Racing: Japanese raiders ready to pounce

By Mike Dillon

Christophe Soumillon aboard Melbourne entry Jaguar Mail at Sha Tin. Photo / Getty Images
Christophe Soumillon aboard Melbourne entry Jaguar Mail at Sha Tin. Photo / Getty Images

It wasn't the usual daunting thought of winning the Melbourne Cup that sent shivers down the spine of the connections of Australasia's best stayers when nominations closed on Tuesday.

It was the announcement a few days earlier that the Japanese runners were coming back to raid again.

It's been four years since Delta Blues and Pop Rock shook staying ranks to its foundation with a runaway quinella result for Japan in 2006.

It was almost a humiliation.

Equine influenza in Australia and Japan has kept the Japanese away since, but a massive amount of work by Japanese and Australian biosecurity factions this year has broken down the barriers.

Five Japanese runners were among the 253 nominations the Victoria Racing Club received on Tuesday for the A$6 million ($7.5 million) 150th running of the Melbourne Cup.

The tremors being felt by the connections from other countries is essentially because these are not just five unknowns.

Few in this part of the world knew a great deal about Delta Blues and Pop Rock before they arrived in Australia four years ago.

Partly as a result of what that pair did in showing up the Australian, New Zealand and European talent we now pay closer attention to what's happening in Japan and the likes of this year's nominees Jaguar Mail and Meiner Kitz are high-profile horses.

Victoria's leading jockey Craig Williams recently spent an extended period riding in Japan and won the group one Tenno Sho on Jaguar Mail.

Williams readily accepted the Melbourne Cup ride on the horse after that race and declared Jaguar Mail a top prospect for the big Flemington event.

Meiner Kitz won last year's Tenno Sho, a race that even Makybe Diva couldn't win.

Such is the respect for the Japanese runners that Jaguar Mail is the 16-1 equal favourite with Faint Perfume in the latest Cup market. Meiner Kitz is at 25-1, odds he shares with last year's winner Shocking, past Sydney Cup winner Jessicabeel and Profound Beauty. Monaco Consul, at 33-1, is the highest-rated of the New Zealanders.

Someone asked Bart Cummings for his thoughts on the Japanese results.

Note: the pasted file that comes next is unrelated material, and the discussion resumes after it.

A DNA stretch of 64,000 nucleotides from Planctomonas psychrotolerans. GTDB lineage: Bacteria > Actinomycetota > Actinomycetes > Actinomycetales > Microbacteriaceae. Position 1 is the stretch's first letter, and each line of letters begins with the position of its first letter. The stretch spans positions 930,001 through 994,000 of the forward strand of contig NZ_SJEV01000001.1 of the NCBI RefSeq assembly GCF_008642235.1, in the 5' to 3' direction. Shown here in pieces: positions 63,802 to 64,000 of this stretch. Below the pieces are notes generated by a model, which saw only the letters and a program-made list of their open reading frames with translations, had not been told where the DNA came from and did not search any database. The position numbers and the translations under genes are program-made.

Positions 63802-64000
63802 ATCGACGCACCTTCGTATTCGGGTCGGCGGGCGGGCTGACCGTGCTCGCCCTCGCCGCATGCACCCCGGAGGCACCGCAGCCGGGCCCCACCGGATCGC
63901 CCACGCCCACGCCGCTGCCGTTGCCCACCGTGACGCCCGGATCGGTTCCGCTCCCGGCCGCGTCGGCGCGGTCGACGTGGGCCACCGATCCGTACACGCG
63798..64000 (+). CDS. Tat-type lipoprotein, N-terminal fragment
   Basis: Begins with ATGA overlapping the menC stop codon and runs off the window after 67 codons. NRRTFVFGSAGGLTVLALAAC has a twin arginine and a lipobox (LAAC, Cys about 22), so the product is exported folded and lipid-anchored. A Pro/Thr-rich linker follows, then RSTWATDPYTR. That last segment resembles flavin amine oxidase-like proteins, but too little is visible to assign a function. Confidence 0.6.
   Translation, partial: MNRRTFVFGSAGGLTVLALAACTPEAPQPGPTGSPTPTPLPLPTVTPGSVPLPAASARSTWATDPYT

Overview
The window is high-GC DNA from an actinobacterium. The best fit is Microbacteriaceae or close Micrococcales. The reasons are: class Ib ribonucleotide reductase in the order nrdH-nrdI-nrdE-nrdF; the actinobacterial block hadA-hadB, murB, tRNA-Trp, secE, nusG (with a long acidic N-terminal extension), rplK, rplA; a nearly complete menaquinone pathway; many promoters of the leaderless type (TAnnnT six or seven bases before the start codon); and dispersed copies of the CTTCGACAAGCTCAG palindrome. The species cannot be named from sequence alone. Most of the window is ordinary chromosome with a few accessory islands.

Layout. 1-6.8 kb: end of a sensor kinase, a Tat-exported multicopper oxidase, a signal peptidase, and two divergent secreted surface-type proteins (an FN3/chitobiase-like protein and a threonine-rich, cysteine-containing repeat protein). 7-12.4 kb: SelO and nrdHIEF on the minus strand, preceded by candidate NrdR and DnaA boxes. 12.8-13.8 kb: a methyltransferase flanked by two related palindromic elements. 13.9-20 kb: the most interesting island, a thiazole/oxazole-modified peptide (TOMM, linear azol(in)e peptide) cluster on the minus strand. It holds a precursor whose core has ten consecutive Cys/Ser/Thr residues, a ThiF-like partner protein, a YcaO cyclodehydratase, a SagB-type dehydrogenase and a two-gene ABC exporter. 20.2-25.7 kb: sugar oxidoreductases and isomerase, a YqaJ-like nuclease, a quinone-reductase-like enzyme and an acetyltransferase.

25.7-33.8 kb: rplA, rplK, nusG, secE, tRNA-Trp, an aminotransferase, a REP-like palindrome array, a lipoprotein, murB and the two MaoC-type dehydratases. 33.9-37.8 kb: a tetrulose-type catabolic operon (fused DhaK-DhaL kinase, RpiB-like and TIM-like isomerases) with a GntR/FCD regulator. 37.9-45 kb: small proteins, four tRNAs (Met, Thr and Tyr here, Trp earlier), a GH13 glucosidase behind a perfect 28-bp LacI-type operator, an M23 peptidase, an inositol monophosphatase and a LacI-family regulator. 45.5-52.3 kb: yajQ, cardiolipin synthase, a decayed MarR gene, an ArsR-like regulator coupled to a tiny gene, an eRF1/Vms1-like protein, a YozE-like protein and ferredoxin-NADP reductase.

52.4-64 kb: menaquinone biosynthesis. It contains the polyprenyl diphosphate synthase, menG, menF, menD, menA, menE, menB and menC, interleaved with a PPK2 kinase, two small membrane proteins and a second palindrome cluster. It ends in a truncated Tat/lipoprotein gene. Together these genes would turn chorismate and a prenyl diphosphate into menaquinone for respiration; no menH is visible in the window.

Laconic as always, Cummings said: "They say it's going to be difficult - it's always difficult."

Cummings has 12 nominations from his stable and says at this early stage he hasn't a strong fancy for one horse over the others.

"We'll keep pressing on and see how many we can get into the field."

Even though the bottom few spots in most recent years have fallen away, getting a start this year could be difficult. Everyone wants to race for A$6 million and winning the 150th running of the famous race would be something spectacular.

Irish trainer Dermot Weld, who has won the Cup with Vintage Crop and Media Puzzle, has nominated four horses, including Profound Beauty.

Her latest European form looks stronger than before her previous trip to Melbourne. Luca Cumani, desperate to win a Melbourne Cup, has five entries and Godolphin, who fit into the same category, have nine nominations.

The most keenly awaited Cup development will be the weights declaration.

Given the record of the Japanese runners four years ago, how the Australian handicapper rates Jaguar Mail and Meiner Kitz may be the winning or losing of the Cup.


* The bad news for stayers in this part of the world is that Japanese runners are back after a four-year break.
* Delta Blues and Pop Rock for Japan proved a class above the 2006 Melbourne Cup opposition.
* The international nominations when entries closed on Tuesday suggest this will be the strongest Cup field in years.

- NZ Herald

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